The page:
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N.M. hospitals overwhelmed by COVID cases can use 'crisis standards' to determine who gets care

N.M. hospitals overwhelmed by COVID cases can use 'crisis standards' to determine who gets care

Pima County hospitals also stressed by continuing coronavirus wave

  •  N.M. Gov. MIchelle Lujan Grisham at a 2020 meeting.
    New Mexico In Depth N.M. Gov. MIchelle Lujan Grisham at a 2020 meeting.

Hospitals in New Mexico are being authorized to use "crisis standards of care" to determine who gets treatment, as unvaccinated COVID patients are placing an "enormous, ongoing, and unsustainable strain" on that state's health care system.

"In particular, the volume of COVID-19 patients - almost all of whom are unvaccinated - have exacerbated existing staffing and other resource shortages," an announcement from the New Mexico Department of Health said Monday afternoon.

The move comes as New Mexico nears 5,000 deaths from the virus.

"Hospitals and providers are already faced with difficult choices about who gets care," New Mexico officials said. "Now, under CSC, facilities statewide will use a more standardized and equitable procedure for making those decisions. In addition, before a facility reaches this point, they must temporarily suspend non-medically-necessary procedures."

"Because of COVID, New Mexico hospitals and health care facilities have carried an unmanageable burden. Today, the state is offering clarity and support as providers seek to make difficult choices about how to allocate scarce - and precious - health care resources. The goals, as always, remain the same: to save as many New Mexican lives as possible, and to help sustain the health care providers who have sustained our communities throughout this entire pandemic,” said Dr. David R. Scrase, acting secretary of NMDOH.

Despite the move to crisis standards of triaging care for New Mexico residents, “if you’re sick or think you might be, please, call your doctor," Scrase said.

About 2.1 million people live in New Mexico. Monday, state officials announced 1,895 additional COVID patients tested positive in the state in recent days. About 300 patients are in hospitals there.

Officials in New Mexico said there have been 12 recent deaths from the disease. 4,942 people in that state have now died from COVID-19. More than 265,000 people have been infected with the virus there.

There are about 3,700 hospital beds in New Mexico, according to online data.

Across the country, the beginning of flu season and people seeking care that was delayed during previous waves of the pandemic have also contributed to crowded medical facilities.

Arizona data delayed

Arizona state officials said that, due to system updates, there would be no new data on COVID cases released to the public until at least Wednesday.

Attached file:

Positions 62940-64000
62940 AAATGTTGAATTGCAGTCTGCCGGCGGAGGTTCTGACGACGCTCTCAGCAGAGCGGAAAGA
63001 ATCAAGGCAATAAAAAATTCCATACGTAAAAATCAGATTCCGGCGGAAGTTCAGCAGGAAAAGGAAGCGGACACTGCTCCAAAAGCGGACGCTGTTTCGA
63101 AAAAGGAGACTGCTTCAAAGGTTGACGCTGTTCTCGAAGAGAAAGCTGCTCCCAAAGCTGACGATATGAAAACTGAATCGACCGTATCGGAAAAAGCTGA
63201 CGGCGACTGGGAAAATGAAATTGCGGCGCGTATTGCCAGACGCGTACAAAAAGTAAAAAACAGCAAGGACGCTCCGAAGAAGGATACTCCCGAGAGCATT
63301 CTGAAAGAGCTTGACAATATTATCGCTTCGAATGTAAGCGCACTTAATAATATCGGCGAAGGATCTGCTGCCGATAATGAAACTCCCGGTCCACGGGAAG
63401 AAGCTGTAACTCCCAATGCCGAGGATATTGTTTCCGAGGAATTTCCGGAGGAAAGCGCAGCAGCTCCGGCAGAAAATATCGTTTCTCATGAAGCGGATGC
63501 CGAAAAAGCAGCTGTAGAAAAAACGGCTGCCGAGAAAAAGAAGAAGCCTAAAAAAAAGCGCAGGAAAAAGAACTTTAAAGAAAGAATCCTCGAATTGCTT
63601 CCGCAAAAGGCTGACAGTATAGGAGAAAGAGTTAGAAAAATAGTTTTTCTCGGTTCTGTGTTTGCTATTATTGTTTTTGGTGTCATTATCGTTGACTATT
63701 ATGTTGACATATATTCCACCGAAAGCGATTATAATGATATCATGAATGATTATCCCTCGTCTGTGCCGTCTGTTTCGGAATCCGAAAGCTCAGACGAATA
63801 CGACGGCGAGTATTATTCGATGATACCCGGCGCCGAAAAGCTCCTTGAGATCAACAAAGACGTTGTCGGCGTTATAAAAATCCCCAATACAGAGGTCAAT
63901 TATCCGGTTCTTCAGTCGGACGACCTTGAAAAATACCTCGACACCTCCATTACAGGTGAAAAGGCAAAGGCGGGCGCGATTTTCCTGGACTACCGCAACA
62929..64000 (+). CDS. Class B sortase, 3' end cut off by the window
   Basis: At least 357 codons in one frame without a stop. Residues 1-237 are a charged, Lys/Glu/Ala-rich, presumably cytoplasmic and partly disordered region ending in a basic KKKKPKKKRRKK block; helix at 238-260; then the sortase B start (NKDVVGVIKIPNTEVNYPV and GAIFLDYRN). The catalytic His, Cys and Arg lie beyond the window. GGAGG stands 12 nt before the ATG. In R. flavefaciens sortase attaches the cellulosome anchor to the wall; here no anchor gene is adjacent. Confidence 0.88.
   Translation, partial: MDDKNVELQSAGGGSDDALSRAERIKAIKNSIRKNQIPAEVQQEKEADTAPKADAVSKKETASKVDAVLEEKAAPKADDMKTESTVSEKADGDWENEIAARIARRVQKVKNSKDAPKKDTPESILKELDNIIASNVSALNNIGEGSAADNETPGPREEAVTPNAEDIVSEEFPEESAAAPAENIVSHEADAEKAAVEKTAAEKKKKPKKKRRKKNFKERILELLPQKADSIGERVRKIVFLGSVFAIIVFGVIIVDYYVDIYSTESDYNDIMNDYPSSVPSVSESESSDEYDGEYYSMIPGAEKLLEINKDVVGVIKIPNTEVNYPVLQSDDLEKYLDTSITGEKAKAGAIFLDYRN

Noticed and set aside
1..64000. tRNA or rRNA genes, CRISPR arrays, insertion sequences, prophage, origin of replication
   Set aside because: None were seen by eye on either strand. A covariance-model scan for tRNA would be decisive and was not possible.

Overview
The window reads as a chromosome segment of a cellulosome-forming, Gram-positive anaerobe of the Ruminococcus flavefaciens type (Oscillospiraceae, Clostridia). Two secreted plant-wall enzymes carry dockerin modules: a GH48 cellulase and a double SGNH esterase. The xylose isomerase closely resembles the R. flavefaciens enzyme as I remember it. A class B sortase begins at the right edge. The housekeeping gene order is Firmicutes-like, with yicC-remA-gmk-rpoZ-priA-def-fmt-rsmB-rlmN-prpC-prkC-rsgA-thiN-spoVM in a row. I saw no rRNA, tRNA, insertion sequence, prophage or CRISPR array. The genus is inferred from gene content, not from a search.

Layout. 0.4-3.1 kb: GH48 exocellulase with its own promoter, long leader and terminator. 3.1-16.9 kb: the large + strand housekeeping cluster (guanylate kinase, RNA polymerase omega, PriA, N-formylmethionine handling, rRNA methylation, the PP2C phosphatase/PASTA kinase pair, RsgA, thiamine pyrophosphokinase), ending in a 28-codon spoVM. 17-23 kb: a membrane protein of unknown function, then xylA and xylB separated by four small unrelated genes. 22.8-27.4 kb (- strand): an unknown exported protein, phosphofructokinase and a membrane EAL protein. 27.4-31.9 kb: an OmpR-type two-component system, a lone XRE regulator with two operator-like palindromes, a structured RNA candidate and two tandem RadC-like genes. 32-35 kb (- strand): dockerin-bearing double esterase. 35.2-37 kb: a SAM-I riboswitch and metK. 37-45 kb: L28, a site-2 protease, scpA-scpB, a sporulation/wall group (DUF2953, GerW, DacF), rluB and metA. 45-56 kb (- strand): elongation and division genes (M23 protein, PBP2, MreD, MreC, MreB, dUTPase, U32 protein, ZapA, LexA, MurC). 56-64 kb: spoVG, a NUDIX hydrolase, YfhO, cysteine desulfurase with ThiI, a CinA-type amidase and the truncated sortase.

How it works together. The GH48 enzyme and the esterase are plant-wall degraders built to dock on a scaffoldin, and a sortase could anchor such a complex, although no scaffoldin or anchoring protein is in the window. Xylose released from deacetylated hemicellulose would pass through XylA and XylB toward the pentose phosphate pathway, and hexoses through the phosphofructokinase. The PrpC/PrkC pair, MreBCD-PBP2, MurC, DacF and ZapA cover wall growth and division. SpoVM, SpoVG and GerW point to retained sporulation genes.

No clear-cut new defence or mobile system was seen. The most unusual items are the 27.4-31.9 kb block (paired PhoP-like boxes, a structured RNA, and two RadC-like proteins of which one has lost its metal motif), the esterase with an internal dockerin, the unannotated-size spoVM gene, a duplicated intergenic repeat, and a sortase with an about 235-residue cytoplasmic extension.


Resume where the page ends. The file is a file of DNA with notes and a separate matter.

In Arizona, at least 20,500 people have died from the disease; 2,664 in Pima County.

Hospitals in Pima County have also struggled recently to keep up with the number of patients needing treatment.

With 360 available intensive care beds, there was just a single one not occupied on Oct. 9. Most days, there are only about 10-12 open ICU beds.

Monday, there were 239 hospitalized COVID patients here, Pima County Health Department officials said.

Overall, of the county's total of 2,229 available hospital beds of all types, there were just 10 ICU beds open late last week, along with
111 emergency department beds, and 43 med/surg beds.

Arizona health officials echoed their neighbors in explaining how most new infections are in people who have not been fully vaccinated.

"For August, 87.1% of those hospitalized for COVID-19 weren’t fully vaccinated, while 87.5% of deaths were among individuals who weren’t fully vaccinated," said Jessica Rigler of the Arizona Department of Health Services on Monday.

"No vaccine can provide 100% protection, but it’s clear from these CDC presentations and other sources that COVID-19 vaccines continue to offer strong protection against infection, severe illness, and death. That is, if you get a breakthrough case, your illness is in nearly all cases going to be much less severe than someone who isn’t fully vaccinated, subject to factors such as age and health conditions," she said.

From ADHS:

Vaccines continue doing their job of reducing the risk of severe illness and death from COVID-19. That’s why we’ll continue recommending these steps to protect yourself and others: 

  • Get Vaccinated: We strongly urge you to roll up your sleeve and get vaccinated today at one of the hundreds of providers around Arizona. The vaccine is our best line of defense against COVID-19. It protects you, those you love, and your community.
  • Get a Booster: If you are among those recommended for a COVID-19 booster, please get one. At this time, boosters are recommended for certain groups who received the Pfizer vaccine, but boosters are likely coming for the Moderna and Johnson & Johnson/Janssen vaccines.
  • Follow Mitigation Strategies: Whether you are vaccinated or not, wear a mask and physically distance when you are indoors around people you don’t live with. You’ll find other ways to protect yourself at

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